Matt Hancock claims he resigned as Health Secretary because he felt “increasingly isolated” following the backlash over his case.
He and his aide Gina Coladangelo were pictured kissing in violation of the Tories’ own social distancing guidelines last May.
In the latest extract from his diary, serialized by The Mail+, Mr Hancock said Boris Johnson assured him he could carry on despite the uproar.
Covid guidelines at the time prohibited any physical contact with people from separate households.
After the story broke in The Sun last year, Mr Hancock said he found himself “increasingly isolated” politically and had no choice but to resign.
He also revealed his last resignation statement was filmed by Mr Johnson on a mobile phone.
Mr Hancock said he had to do repeat takes because the camera was bobbing up and down so much.
The publication of his Pandemic Diaries coincides with his return to Westminster from Australia after his controversial spell on ITV’s I’m A Celebrity…Get Me Out Of Here!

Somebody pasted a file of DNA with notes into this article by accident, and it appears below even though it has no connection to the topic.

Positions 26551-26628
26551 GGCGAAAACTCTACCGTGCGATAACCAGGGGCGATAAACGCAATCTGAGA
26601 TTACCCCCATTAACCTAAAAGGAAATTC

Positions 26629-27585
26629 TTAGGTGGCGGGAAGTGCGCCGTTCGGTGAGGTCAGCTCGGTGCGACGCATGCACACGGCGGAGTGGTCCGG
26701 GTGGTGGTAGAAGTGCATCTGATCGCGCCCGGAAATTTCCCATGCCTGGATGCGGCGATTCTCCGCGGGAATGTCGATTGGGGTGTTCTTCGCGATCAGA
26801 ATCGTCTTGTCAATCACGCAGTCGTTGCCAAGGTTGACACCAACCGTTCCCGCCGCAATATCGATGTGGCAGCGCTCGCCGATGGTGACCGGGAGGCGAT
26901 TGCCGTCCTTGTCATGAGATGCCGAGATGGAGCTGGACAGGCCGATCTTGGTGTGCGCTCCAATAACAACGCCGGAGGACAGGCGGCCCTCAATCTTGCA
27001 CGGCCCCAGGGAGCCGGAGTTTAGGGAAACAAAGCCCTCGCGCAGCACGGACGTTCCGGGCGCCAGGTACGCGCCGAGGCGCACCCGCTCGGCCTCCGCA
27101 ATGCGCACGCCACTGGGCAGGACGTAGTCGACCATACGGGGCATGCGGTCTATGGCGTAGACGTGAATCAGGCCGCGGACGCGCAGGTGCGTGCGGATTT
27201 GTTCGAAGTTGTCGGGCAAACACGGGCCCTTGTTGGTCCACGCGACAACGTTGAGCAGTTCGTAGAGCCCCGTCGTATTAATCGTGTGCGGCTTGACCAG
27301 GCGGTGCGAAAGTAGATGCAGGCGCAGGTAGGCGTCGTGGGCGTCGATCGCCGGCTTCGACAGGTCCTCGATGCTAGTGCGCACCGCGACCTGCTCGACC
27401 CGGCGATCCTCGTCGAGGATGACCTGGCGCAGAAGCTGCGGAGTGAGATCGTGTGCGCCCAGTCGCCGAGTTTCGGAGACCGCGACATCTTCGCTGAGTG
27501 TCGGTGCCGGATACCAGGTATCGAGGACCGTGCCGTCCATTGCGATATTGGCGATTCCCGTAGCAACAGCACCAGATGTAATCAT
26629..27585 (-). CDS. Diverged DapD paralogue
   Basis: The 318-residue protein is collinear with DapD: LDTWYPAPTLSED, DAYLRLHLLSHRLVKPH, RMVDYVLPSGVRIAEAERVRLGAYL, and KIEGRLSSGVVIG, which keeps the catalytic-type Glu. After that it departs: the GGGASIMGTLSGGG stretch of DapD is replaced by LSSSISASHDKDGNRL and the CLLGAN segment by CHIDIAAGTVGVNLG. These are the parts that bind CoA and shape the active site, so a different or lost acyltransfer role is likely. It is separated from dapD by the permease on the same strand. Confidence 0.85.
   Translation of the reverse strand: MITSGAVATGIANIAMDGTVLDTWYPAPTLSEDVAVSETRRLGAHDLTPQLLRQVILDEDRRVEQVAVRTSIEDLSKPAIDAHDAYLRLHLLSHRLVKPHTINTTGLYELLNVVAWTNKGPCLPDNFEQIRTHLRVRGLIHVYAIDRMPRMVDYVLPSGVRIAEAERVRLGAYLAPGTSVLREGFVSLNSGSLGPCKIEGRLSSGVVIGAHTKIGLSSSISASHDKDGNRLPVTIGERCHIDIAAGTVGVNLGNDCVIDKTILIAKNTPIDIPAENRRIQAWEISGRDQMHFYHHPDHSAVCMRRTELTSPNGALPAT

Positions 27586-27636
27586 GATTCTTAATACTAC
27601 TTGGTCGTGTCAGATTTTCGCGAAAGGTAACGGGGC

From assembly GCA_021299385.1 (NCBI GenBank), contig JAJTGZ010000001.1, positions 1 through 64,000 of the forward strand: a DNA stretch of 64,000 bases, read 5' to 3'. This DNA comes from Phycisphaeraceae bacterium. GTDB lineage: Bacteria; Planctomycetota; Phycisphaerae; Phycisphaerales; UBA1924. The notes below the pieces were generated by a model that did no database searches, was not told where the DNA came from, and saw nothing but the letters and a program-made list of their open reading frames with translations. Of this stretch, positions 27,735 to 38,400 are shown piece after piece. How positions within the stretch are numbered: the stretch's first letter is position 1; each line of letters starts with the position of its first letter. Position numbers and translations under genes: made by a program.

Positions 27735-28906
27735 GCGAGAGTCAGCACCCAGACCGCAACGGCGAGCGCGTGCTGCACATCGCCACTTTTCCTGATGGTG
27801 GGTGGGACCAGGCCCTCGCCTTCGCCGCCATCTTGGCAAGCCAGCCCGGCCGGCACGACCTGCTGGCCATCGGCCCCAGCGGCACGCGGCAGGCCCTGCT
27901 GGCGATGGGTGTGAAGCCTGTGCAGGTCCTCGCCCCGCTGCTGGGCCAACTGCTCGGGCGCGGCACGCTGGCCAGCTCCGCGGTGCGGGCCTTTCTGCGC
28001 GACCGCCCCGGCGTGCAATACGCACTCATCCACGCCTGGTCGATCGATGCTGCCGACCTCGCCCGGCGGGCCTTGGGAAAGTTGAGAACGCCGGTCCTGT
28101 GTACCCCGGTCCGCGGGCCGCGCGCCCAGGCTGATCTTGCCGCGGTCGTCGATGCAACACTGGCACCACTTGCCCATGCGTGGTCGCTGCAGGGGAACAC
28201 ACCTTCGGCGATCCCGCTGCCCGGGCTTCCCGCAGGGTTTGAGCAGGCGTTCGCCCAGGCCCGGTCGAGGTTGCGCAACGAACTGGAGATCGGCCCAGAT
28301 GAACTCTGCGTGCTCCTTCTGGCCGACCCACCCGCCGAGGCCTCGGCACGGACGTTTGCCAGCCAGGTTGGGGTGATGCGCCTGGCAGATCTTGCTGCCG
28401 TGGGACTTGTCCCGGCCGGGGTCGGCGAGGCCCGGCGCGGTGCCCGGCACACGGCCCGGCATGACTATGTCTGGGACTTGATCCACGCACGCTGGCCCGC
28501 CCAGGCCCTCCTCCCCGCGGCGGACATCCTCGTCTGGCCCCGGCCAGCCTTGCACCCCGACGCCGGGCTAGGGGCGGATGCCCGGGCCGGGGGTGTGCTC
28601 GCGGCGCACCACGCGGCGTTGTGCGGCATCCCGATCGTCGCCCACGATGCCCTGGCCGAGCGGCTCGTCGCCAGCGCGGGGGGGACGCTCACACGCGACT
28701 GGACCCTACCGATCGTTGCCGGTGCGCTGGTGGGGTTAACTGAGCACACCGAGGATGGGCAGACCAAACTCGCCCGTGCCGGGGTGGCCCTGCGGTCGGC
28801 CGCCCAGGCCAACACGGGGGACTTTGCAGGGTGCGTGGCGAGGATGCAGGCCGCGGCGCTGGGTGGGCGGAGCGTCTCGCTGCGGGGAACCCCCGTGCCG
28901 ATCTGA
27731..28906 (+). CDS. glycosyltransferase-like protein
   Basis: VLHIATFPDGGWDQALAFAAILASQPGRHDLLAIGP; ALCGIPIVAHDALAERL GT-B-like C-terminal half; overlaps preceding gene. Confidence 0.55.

In the newspapers, Mr Hancock recounts how, on June 24, 2021, he went to the Prime Minister in Downing Street to tell him what The Sun was planning to publish.
Mr Johnson reportedly replied: ‘Well, you didn’t break the law.’ The guidelines are not binding – they are recommendations. Then I will stand by your side.
However, last weekend Mr Hancock explained that he had realized his position was becoming untenable.
“In private, I was still getting positive messages from colleagues. In public, few were prepared to defend me. Politically, I was increasingly isolated,” he wrote.
“I went to Checkers to see the Prime Minister. I explained that I had thought about what had happened and how it had made people feel – and that my decision was made. The damage to my family and the government was too great.
“I told Boris I had to quit.”
Mr Hancock also described this farcical scene in the garden of Checkers – the Prime Minister’s official country residence – as they tried to film his resignation statement.
“In the end, the great machinery of the state was nowhere. It was just me and the Prime Minister fumbling around with an iPhone. He stood on the grass, holding the phone as I said my part. It took a few tries to get it right,” he wrote.
“He nodded with sympathetic encouragement so much throughout the first take that the camera waved up and down. In the end, it wasn’t perfect, but I didn’t care: I had to get it out.
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